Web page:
The beautiful landscapes of Chile are best absorbed when traveling leisurely. World Travel Magazine takes you on a trip to enchanting lakes, islands, virgin forests and the rugged mountains of Southern Andes.
Situated at the southern end of the Chilean Central Valley, Puerto Montt is a gateway city leading to various expanses of natural beauty that Chile has to offer. Puerto Montt is a working port that has made little if any concession to the tourist industry, the town has bigger fish to fry – namely salmon. It is a starting point for those traveling further south to the Carretera Austral and beyond. Nevertheless, it is well worth looking at the quayside and fish market at Angelmó.
Where to stay
There are no luxury places to stay in Puerto Montt. Tourists normally overnight in Puerto Montt if they have an early morning flight to take next day. Most tourists continue to Puerto Varas by road which is only a 30 minute drive away as the location is more picturesque and the accommodation is of a higher standard.
What to eat It will probably be best to eat at a hotel or head to Puerto Varas.
How to get there Fly via Madrid, Spain and Santiago, Chile’s capital.
Puerto Varas is set amid lush, green, rolling countryside on the shores of Lake Llanquihue 20 km north of Puerto Montt. Puerto Varas was colonized by the Germans at the turn of the 20th century and its architecture and sedate style reflects this, but it is now a fast-growing tourist resort. The town’s main attraction is an alpine green lake framed by tree-clad hills and beyond, one of the most perfectly shaped snow-capped volcanoes in the world – Osorno. If you’re lucky enough to be in Puerto Varas on a clear and still evening, the sunsets over Osorno’s snowy mantle can be magical, best appreciated from the lakeshore promenade or one of several hotels which offer fabulous lake views.
An hour’s drive via Puerto Montt to the modern port of Pargua for the ferry ride through the Chacao Channel to the emerald isle of Chiloé is an interesting trip. On arrival, it’s a short drive to the pretty seaside village of Ancud, a lively fishing port that also has the distinction of being the Spanish Crown’s last possession in South America. Here you can view the museum and the fortress of San Antonio, where the treaty was signed for the withdrawal of the Spanish from Latin America. Then head to Huaihuén Hill with its sweeping views of the Pacific Ocean. Travel inland through a landscape of valleys and precipitous mountains to Dalcahue, a port serving boats from nearby small islands. Visit its traditional handicraft fair, which sells reasonably priced woolen garments.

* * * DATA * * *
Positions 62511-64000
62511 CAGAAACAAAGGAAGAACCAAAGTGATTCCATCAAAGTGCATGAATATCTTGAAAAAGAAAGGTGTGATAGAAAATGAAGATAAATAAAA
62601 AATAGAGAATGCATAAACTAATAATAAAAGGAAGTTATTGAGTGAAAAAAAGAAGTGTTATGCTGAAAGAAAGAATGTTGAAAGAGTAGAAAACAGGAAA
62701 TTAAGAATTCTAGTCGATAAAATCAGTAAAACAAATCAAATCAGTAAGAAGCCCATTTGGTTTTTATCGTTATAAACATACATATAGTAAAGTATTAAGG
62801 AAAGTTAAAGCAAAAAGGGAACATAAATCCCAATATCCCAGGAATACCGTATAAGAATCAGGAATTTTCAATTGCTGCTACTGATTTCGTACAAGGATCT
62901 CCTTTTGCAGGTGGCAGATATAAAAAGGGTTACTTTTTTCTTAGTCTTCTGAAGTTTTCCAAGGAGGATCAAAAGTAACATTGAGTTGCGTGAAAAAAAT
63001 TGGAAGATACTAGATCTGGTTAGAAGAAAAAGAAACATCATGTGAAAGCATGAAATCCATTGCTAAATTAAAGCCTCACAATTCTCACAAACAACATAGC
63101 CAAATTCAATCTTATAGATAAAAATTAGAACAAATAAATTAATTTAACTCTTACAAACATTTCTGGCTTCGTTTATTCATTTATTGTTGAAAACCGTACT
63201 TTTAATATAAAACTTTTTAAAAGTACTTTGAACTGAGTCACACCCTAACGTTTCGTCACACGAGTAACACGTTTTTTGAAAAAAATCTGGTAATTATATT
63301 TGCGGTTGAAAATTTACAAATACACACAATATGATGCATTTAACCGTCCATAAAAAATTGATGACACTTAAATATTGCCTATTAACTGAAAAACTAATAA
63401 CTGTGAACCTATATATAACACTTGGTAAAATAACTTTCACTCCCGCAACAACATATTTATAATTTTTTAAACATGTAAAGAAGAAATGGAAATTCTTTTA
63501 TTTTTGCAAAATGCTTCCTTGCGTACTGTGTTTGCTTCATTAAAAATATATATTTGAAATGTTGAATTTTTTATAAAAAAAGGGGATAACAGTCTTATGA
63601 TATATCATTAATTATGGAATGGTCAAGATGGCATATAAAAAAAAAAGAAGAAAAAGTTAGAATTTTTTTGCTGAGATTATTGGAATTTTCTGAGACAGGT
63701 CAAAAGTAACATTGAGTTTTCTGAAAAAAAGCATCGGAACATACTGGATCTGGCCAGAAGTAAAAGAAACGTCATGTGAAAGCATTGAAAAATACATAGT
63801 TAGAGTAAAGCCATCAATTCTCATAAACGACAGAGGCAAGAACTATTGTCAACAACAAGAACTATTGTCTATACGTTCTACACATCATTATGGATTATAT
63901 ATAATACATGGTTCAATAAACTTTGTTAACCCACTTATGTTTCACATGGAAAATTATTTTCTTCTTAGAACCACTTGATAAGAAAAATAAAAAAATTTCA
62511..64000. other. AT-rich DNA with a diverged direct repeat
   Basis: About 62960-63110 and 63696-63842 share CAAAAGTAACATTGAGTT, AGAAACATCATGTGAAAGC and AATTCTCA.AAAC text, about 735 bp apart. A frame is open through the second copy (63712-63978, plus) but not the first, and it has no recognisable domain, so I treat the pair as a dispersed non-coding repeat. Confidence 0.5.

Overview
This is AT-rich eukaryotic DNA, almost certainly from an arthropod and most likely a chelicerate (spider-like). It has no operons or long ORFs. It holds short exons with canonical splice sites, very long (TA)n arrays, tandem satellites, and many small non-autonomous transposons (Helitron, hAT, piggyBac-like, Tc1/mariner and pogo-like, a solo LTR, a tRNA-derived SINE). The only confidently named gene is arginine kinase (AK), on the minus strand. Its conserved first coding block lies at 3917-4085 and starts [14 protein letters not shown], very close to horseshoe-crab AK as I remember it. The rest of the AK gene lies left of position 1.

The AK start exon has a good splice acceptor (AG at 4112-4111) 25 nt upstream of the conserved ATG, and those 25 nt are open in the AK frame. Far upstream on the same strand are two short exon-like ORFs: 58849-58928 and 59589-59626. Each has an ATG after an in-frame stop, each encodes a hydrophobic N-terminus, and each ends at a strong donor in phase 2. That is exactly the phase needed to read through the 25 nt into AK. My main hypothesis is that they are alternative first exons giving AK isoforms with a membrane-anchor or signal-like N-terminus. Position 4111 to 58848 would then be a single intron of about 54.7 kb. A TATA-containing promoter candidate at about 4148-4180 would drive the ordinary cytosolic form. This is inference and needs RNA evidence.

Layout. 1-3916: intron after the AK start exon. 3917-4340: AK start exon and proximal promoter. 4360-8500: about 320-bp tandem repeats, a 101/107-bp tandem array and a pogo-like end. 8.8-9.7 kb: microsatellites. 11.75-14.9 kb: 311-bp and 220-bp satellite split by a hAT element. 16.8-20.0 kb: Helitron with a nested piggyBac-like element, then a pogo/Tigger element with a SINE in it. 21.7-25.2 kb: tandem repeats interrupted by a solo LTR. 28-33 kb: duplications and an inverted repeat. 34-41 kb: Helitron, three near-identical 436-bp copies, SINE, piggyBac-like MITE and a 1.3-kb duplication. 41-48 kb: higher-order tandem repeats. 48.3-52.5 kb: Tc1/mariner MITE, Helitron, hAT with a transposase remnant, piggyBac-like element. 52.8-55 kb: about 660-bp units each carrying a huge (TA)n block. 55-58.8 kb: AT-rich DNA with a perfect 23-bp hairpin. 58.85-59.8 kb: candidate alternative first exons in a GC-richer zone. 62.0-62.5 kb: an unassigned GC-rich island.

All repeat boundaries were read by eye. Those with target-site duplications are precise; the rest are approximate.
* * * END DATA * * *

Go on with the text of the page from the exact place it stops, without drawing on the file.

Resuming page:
Next stop is Castro, Chile’s third oldest city. Its waterfront is fringed with colourful, wooden shacks on stilts called palafitos where seafood caught fresh from the fjord’s icy waters is transformed into simple but delicious dishes. Other highlights include the church of San Francisco with its wooden vaulted interior and the covered market, selling everything from hand-knitted woolens to squid, king crabs and vegetables.
Formed by a lava flow of volcanic rock and set amongst a thousand-year-old forest, the Petrohue falls make an impressive site. Sheltered from the wind, the lake at the hamlet of Petrohue is warm and the beaches sandy, factors that help make it a popular location for swimming and fishing.
Drive along the edge of Lake Llanquihue, skirting Calbuco Volcano before entering the Vicente Pérez Rosales National Park. On reaching the waterfalls on Petrohué River and Todos los Santos Lake, a catamaran takes you across the lake; its emerald waters fringed by forested hills occasionally broken by small clearings and spectacular waterfalls cascading down from snow capped volcanoes. The crossing takes just under two hours. One arrives at the small mountain town of Peulla situated on the eastern shore.